• Mixed 4×50 Multi-Class freestyle relay
  • Women’s 50 butterfly skins (3 rounds)
  • Men’s 100 breaststroke (traditional)
  • Women’s 50 freestyle (traditional)
  • Women’s 50 breaststroke skins (3 rounds)
  • Men’s 800 broken freestyle
  • Men’s 100 freestyle (traditional)
  • Multi-Class 100 freestyle (staggered starts)
  • Women’s 4×100 medley relay (traditional)
  • Men’s 50 backstroke skins (3 rounds)
  • Mixed Multi-Class & Able-bodied relay
  • Men’s 200 IM (mystery)
  • Women’s 100 backstroke (traditional)
  • Men’s 50 freestyle skins (3 rounds)
  • Multi-Class 50 Form-Stroke Skins (3 rounds)
  • Women’s 200 freestyle (traditional)
  • Mixed 4×50 random relay (2M, 2F)

Day 3

  • Mixed 6×50 freestyle relay (1M, 2F, each swimmer goes twice)
  • Women’s 800 broken freestyle
  • Men’s 200 freestyle (traditional)
  • Mixed 4×100 Multi-Class freestyle relay
  • Women’s 50 freestyle skins (3 rounds)
  • Men’s 50 breaststroke skins (3 rounds)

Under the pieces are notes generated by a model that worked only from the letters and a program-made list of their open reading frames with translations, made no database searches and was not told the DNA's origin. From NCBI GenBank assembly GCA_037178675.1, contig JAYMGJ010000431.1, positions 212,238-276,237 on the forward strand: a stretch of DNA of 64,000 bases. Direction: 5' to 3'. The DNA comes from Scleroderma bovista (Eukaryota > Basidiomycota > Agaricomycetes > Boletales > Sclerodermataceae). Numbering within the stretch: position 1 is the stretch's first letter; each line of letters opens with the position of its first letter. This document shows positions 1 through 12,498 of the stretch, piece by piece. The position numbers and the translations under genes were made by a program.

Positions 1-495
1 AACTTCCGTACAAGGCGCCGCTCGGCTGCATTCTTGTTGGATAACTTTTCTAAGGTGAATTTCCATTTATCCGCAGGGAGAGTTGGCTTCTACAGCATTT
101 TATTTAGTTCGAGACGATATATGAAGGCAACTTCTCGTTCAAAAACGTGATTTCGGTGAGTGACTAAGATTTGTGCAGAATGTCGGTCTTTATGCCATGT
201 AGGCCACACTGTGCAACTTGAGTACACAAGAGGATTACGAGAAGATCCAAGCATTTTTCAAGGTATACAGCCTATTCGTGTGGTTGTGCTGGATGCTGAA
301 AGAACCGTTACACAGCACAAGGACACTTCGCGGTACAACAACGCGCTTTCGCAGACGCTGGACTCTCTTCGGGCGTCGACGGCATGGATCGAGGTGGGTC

• Women’s 100 butterfly (traditional)
  • Women’s 50 backstroke skins (3 rounds)
  • Men’s 4×100 freestyle relay (traditional)
  • Men’s 100 backstroke (traditional)
  • Multi-Class 50 freestyle skins (3 rounds)
  • Women’s 100 freestyle (traditional)
  • Men’s 400 broken freestyle
  • Celebrity 4×50 relay – listed as “for entertainment”
  • Men’s 50 freestyle (traditional)
  • Women’s 100 breaststoke (traditional)
  • Men’s 50 butterfly skins (3 rounds)
  • Multi-Class 100 Form-Stroke
  • Women’s 200 IM (mystery)
  • 2×200 vs 4×100 freestyle random relay

According to an outline of the event rules, the “traditional” events will be raced 2v2 (two Aussie and two Americans), the skins will be 3v3, and the relays will be 1v1.

Below, find a breakdown of the top-four swimmers in each 50 and 100-meter event this year (max three per country), along with the 200 IM, to see which side will have the sprint advantage in Sydney.

Depth Chart – Men

Men’s 50 Freestyle

Rank Swimmer Time
1 Michael Andrew (USA) 21.41
2 David Curtiss (USA) 21.76
3 Ryan Held (USA) 21.85
4 Tom Nowakowski (AUS) 21.86

Men’s 100 Freestyle

Rank Swimmer Time
1 Ryan Held (USA) 47.85
2 Shaine Casas (USA) 48.23
3 Justin Ress (USA) 48.38
4 Matt Temple (AUS) 49.11

Men’s 50 Backstroke

Rank Swimmer Time
1 Justin Ress (USA) 23.92
2 Shaine Casas (USA) 24.00
3 Michael Andrew (USA) 24.64
4 Bradley Woodward (AUS) 25.08

Men’s 100 Backstroke

Rank Swimmer Time
1 Shaine Casas (USA) 52.51
2 Justin Ress (USA) 52.73
3 Mitch Larkin (AUS) 53.73
4 Michael Andrew (USA) 53.97